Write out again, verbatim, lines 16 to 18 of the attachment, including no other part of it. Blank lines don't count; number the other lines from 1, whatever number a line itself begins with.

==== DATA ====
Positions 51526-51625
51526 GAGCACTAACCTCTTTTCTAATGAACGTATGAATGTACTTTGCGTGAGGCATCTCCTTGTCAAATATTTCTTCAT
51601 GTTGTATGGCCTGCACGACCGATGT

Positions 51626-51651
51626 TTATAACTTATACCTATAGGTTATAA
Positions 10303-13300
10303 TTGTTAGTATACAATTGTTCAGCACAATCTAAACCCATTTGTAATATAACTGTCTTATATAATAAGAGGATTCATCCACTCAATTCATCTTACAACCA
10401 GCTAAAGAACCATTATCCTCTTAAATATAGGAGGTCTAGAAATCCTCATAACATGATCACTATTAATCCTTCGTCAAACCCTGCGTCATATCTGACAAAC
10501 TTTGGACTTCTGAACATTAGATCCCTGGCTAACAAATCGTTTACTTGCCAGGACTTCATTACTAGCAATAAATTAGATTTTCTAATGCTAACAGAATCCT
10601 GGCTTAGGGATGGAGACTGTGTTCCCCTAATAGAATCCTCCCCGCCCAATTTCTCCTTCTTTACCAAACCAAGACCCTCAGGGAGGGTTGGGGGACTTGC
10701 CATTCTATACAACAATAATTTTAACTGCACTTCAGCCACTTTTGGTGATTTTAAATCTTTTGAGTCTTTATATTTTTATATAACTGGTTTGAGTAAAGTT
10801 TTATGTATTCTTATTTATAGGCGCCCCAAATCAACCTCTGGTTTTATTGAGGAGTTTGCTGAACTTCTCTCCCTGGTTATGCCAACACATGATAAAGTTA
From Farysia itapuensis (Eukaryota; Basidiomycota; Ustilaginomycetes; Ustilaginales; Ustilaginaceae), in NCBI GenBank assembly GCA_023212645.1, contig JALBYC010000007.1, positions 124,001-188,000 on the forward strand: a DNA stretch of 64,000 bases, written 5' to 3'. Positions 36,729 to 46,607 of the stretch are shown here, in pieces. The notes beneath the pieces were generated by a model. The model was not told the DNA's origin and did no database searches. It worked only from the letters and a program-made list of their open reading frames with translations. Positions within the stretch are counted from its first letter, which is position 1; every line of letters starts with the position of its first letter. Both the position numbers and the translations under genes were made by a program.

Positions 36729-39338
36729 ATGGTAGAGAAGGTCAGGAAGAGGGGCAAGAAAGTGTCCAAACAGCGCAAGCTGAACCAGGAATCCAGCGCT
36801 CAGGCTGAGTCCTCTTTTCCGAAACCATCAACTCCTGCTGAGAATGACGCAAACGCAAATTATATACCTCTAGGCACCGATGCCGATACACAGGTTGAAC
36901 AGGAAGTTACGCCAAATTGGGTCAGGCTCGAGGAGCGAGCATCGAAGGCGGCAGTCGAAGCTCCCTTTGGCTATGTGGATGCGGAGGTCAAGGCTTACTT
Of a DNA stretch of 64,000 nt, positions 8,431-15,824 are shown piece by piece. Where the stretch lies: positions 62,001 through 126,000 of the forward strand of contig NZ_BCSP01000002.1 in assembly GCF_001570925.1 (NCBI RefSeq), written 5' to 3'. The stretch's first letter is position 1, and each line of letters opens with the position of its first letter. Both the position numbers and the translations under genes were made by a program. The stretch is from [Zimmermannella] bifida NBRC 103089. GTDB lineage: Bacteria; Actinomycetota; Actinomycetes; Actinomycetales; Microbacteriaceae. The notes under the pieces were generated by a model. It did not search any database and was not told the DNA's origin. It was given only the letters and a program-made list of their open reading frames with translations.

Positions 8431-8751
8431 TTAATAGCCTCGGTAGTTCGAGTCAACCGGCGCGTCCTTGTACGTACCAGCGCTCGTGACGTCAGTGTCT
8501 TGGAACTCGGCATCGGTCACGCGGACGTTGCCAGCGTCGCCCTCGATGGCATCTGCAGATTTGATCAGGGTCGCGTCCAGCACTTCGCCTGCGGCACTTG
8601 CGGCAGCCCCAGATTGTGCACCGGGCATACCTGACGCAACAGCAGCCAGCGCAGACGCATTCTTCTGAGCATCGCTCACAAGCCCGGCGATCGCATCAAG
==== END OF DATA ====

36801 CAGGCTGAGTCCTCTTTTCCGAAACCATCAACTCCTGCTGAGAATGACGCAAACGCAAATTATATACCTCTAGGCACCGATGCCGATACACAGGTTGAAC
36901 AGGAAGTTACGCCAAATTGGGTCAGGCTCGAGGAGCGAGCATCGAAGGCGGCAGTCGAAGCTCCCTTTGGCTATGTGGATGCGGAGGTCAAGGCTTACTT
Of a DNA stretch of 64,000 nt, positions 8,431-15,824 are shown piece by piece. Where the stretch lies: positions 62,001 through 126,000 of the forward strand of contig NZ_BCSP01000002.1 in assembly GCF_001570925.1 (NCBI RefSeq), written 5' to 3'. The stretch's first letter is position 1, and each line of letters opens with the position of its first letter. Both the position numbers and the translations under genes were made by a program. The stretch is from [Zimmermannella] bifida NBRC 103089. GTDB lineage: Bacteria; Actinomycetota; Actinomycetes; Actinomycetales; Microbacteriaceae. The notes under the pieces were generated by a model. It did not search any database and was not told the DNA's origin. It was given only the letters and a program-made list of their open reading frames with translations.